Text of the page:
A two-piece shaker cabinet door constructed using MDF will consist of a single piece forming the four-sided frame and another piece used for the center panel. MDF will expand and contract although less so than hardwoods, but since the frame and the centre of the door are made of the same material they move together. With a the shaker frame machined as a single piece, there are no joints to split apart like solid wood rails and stiles. The super smooth and consistent surface of MDF allows for a high-end painted finish, while solid wood doors are harder to achieve a glass like painted finish, as deep grain and knots create rough areas that paint accentuates.

Painted white shaker MDF cabinet doors in a contemporary kitchen.
MDF can be precisely cut, sanded and painted for a glass like finish.

Painted Cabinet Doors

When designing your space with painted cabinetry in mind, a professional looking finish is easily achieved by using MDF cabinetry. Before tackling a large painting job, or ordering solid wood doors to paint, consider the variety of quality cabinet door styles available in MDF. If you’re feeling adventurous, order them raw or primed and paint them yourself!

5 Common Questions about MDF

Is MDF Waterproof?

  • MDF as a material on it’s own is not waterproof. But by painting the surface of MDF it does become highly water resistant and is recommended for use in high humidity like bathrooms and kitchens. It’s also a favorite for cottages to hold strong with hot and humid summers, while staying beautiful in your lakeside retreat!

Is MDF Stronger than Plywood?

  • Plywood is stronger than MDF and for this reason plywood is the choice for floor sheeting cabinet wall construction. The cross graining of plywood makes it an ideal choice over MDF for those areas in the home where weight is applied.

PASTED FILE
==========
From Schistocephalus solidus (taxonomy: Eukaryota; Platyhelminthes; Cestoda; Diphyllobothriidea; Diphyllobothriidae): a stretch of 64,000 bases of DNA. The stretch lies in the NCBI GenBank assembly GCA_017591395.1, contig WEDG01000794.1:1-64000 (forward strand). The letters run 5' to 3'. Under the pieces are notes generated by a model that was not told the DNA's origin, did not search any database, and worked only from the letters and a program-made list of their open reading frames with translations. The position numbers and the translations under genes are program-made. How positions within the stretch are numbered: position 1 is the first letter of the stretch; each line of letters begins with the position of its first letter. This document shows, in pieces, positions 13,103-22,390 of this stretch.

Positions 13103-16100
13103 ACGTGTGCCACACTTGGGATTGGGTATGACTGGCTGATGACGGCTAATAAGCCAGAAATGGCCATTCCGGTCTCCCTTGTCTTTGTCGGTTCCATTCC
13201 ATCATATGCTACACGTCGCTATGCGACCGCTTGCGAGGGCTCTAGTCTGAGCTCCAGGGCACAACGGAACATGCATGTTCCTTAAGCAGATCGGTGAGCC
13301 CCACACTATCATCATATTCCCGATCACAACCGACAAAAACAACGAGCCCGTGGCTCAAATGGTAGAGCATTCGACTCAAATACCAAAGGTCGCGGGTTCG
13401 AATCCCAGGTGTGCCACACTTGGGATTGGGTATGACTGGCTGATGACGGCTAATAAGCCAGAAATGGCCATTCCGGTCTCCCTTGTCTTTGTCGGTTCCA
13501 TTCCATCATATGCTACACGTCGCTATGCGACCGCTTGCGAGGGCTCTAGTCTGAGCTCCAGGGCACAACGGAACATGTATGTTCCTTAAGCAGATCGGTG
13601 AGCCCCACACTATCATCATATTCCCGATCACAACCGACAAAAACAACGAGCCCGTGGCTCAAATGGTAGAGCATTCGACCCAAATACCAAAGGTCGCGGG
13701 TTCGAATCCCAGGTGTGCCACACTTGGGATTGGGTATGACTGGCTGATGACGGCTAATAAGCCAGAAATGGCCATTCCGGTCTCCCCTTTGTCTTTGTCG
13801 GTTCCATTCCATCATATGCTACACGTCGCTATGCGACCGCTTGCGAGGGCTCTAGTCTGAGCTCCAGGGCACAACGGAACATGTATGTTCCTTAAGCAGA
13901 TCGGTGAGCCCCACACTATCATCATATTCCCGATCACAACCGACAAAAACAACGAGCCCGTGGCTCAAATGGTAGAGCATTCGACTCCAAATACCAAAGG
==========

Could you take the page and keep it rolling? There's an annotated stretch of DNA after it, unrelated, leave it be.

Is MDF a Sustainable Product?

  • MDF is made using wood products that might otherwise be discarded – in other words it is a sustainable use of wood fiber. In most regions MDF is a recyclable product that stays out of landfills and is used for making other wood products.

Is MDF Safe to Work With?

  • When cutting or shaping any wood product dust is created that can cause nose and eye irritation and MDF is no different. Protective eye-wear, dust masks and proper ventilation are always recommend when working with any wood product.

What is the difference between one piece, two piece, or five piece MDF cabinet doors?

  • One piece doors are manufactured by routering out the cabinet door design from one piece of MDF. Due to the way they are made, it is more difficult to achieve precision in cutting and sanding in tight areas like corners or where the rails and stiles meet the center panels.
  • Two piece doors consist of a frame made from one piece of MDF, and a flat center panel inserted into the frame. This method produces doors that allow for easier finishing, are less prone to warping, and provide a more stable finished product.
  • Five piece doors are created with each rail and stile cut and assembled in a frame, and attached to a center panel. These doors have more seams which can result in a less stable door at the corners than a two piece door.

If a custom looking painted kitchen is what you’ve always dreamed of, choose trusted MDF products to bring your kitchen refacing project to the next level.


A photo of two small white cabinet doors on a countertop surrounded by square paint samples, a paper guide and a box.